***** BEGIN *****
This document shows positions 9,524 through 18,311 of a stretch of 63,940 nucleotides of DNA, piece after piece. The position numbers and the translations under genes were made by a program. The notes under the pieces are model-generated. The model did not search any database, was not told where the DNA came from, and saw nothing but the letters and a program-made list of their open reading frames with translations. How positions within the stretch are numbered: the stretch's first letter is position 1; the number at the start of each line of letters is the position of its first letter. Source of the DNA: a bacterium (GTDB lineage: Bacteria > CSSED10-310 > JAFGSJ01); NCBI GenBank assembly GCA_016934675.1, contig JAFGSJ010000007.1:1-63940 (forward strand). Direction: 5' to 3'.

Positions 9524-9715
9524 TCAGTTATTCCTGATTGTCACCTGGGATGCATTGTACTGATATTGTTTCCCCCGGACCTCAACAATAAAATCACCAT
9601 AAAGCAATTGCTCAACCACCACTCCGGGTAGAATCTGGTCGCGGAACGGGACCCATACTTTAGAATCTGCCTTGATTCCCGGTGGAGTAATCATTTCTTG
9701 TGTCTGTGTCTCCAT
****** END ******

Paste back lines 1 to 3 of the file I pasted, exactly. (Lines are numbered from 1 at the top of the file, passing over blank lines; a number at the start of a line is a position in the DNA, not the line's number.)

This document shows positions 9,524 through 18,311 of a stretch of 63,940 nucleotides of DNA, piece after piece. The position numbers and the translations under genes were made by a program. The notes under the pieces are model-generated. The model did not search any database, was not told where the DNA came from, and saw nothing but the letters and a program-made list of their open reading frames with translations. How positions within the stretch are numbered: the stretch's first letter is position 1; the number at the start of each line of letters is the position of its first letter. Source of the DNA: a bacterium (GTDB lineage: Bacteria > CSSED10-310 > JAFGSJ01); NCBI GenBank assembly GCA_016934675.1, contig JAFGSJ010000007.1:1-63940 (forward strand). Direction: 5' to 3'.

Positions 9524-9715
9524 TCAGTTATTCCTGATTGTCACCTGGGATGCATTGTACTGATATTGTTTCCCCCGGACCTCAACAATAAAATCACCAT